However, the alibi-notice rule does not cover testimony alleging that a defendant was not at the scene of the crime with only an inferential suggestion that defendant was elsewhere. Volpone, supra, 150 N.J. Super. at 528. The rationale for such a holding is that it is the State's burden to prove defendant was at the scene of the crime at the time crime was committed. State v. Garvin, 44 N.J. 268, 272 (1965); Volpone, supra, 150 N.J. Super. at 528. Therefore, testimony that defendant was not at the scene of the crime does not disadvantage the State because the State already has the burden to prove defendant was at the scene. Volpone, supra, 150 N.J. Super. at 528. On the other hand, if no alibi notice is given, the State would be disadvantaged if the defense were to offer proof that defendant was not only not at the scene of the crime but was in another place instead. Ibid. Under these circumstances, we have held that the State should be permitted advance knowledge of the claim in order to investigate and attempt to refute the assertion. Ibid.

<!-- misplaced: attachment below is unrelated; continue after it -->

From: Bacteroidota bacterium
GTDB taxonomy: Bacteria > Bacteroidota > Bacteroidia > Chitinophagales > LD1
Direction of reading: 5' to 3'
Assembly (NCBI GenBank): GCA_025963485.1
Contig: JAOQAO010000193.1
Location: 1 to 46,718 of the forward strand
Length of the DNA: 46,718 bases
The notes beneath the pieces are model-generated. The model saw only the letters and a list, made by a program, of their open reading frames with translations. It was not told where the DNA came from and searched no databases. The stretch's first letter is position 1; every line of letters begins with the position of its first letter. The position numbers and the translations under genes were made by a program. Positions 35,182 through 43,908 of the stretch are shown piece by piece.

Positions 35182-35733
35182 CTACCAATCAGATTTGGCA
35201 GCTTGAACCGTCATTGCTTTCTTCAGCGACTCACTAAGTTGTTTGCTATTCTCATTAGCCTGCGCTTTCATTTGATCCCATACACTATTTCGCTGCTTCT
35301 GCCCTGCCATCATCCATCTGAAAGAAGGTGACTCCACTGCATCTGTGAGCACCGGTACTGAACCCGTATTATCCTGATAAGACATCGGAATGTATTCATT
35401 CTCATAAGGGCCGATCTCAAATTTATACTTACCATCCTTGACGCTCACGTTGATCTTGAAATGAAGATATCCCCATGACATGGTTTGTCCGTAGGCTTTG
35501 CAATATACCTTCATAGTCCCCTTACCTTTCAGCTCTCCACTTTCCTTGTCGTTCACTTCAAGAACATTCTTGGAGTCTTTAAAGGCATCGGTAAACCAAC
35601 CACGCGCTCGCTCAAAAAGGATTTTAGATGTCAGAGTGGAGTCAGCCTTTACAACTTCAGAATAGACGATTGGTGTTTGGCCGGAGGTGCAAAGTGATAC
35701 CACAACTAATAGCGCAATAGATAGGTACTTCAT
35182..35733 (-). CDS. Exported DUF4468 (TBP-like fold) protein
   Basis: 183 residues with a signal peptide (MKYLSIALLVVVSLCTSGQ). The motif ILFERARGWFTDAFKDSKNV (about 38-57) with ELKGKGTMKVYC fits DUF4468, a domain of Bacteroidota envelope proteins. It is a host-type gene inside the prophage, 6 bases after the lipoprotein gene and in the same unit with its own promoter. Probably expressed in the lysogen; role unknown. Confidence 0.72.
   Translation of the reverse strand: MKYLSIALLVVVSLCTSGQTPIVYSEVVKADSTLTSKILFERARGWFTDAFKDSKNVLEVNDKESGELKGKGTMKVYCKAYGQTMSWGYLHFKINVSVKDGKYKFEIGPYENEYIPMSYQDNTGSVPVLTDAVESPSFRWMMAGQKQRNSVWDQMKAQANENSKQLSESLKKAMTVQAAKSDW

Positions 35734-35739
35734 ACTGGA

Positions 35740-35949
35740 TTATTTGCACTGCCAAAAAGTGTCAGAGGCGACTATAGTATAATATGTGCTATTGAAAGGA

Here, defendant proffered that Carmen Mejias and Copes would testify that it was defendant's custom to go crabbing on a regular basis in the summer on workdays after his shift ended. This would thus give rise to an inference that it was highly unlikely defendant would have been in the location where the drug transaction took place.
We conclude that the proffered testimony was not properly "alibi," but habit or routine practice, which is admissible pursuant to N.J.R.E. 406. In other words, the alibi-notice rule, Rule 3:12-2, was not applicable. On the other hand, Rule 3:13-3(d)(3), the general discovery rule, was applicable. This rule requires a continuing duty on the part of defendant to disclose the names and addresses of potential witnesses.